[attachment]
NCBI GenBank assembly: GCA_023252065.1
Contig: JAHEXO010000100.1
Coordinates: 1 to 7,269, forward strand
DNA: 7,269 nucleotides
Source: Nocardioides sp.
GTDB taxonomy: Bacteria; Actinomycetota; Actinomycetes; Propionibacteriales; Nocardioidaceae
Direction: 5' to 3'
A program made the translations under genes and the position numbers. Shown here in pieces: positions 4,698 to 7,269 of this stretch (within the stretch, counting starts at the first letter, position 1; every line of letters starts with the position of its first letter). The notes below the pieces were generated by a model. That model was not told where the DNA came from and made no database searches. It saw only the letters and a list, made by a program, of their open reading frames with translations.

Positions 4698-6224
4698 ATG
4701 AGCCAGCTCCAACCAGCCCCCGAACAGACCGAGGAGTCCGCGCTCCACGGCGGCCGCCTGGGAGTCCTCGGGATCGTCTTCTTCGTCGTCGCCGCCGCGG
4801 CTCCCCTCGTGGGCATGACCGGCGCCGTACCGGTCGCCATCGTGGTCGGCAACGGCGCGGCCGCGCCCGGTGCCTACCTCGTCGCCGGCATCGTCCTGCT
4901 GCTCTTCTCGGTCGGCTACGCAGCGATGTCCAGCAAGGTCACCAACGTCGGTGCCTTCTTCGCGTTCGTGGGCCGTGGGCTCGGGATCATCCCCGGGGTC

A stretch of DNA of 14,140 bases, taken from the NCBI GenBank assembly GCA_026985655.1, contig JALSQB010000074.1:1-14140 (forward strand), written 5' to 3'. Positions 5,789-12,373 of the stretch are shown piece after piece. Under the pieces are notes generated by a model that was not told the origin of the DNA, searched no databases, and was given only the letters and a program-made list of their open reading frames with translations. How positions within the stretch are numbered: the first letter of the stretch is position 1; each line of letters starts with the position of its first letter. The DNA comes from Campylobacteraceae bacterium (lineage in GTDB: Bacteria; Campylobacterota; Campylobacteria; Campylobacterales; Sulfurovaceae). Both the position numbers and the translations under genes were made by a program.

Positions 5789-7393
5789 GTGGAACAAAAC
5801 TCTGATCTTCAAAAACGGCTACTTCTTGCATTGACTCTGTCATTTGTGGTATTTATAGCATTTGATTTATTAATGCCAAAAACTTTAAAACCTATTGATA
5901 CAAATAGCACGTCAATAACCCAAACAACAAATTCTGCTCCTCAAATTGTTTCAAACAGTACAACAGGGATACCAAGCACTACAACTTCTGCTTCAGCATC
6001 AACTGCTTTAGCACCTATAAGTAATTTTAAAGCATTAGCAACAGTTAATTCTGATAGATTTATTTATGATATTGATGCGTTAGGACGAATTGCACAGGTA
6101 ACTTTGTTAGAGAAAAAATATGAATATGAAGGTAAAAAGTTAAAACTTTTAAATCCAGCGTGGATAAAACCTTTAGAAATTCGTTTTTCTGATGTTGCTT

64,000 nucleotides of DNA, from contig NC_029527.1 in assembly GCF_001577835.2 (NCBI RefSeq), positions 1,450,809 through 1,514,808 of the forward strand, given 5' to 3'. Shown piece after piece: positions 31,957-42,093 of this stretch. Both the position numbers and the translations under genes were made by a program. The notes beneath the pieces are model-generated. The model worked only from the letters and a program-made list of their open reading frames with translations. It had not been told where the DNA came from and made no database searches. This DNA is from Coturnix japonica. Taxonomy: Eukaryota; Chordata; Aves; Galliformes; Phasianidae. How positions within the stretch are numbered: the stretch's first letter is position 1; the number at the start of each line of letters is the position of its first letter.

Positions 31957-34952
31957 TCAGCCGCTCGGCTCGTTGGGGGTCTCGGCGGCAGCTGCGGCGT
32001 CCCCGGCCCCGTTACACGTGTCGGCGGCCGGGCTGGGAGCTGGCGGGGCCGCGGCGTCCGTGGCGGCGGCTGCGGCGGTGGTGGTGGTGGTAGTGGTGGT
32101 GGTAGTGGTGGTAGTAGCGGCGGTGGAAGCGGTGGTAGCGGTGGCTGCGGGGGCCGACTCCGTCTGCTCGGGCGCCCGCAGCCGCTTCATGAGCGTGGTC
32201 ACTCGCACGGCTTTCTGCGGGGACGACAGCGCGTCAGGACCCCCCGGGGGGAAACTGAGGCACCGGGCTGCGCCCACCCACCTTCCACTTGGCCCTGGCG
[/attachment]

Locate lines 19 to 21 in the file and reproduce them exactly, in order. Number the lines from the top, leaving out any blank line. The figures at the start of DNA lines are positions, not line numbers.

6001 AACTGCTTTAGCACCTATAAGTAATTTTAAAGCATTAGCAACAGTTAATTCTGATAGATTTATTTATGATATTGATGCGTTAGGACGAATTGCACAGGTA
6101 ACTTTGTTAGAGAAAAAATATGAATATGAAGGTAAAAAGTTAAAACTTTTAAATCCAGCGTGGATAAAACCTTTAGAAATTCGTTTTTCTGATGTTGCTT

64,000 nucleotides of DNA, from contig NC_029527.1 in assembly GCF_001577835.2 (NCBI RefSeq), positions 1,450,809 through 1,514,808 of the forward strand, given 5' to 3'. Shown piece after piece: positions 31,957-42,093 of this stretch. Both the position numbers and the translations under genes were made by a program. The notes beneath the pieces are model-generated. The model worked only from the letters and a program-made list of their open reading frames with translations. It had not been told where the DNA came from and made no database searches. This DNA is from Coturnix japonica. Taxonomy: Eukaryota; Chordata; Aves; Galliformes; Phasianidae. How positions within the stretch are numbered: the stretch's first letter is position 1; the number at the start of each line of letters is the position of its first letter.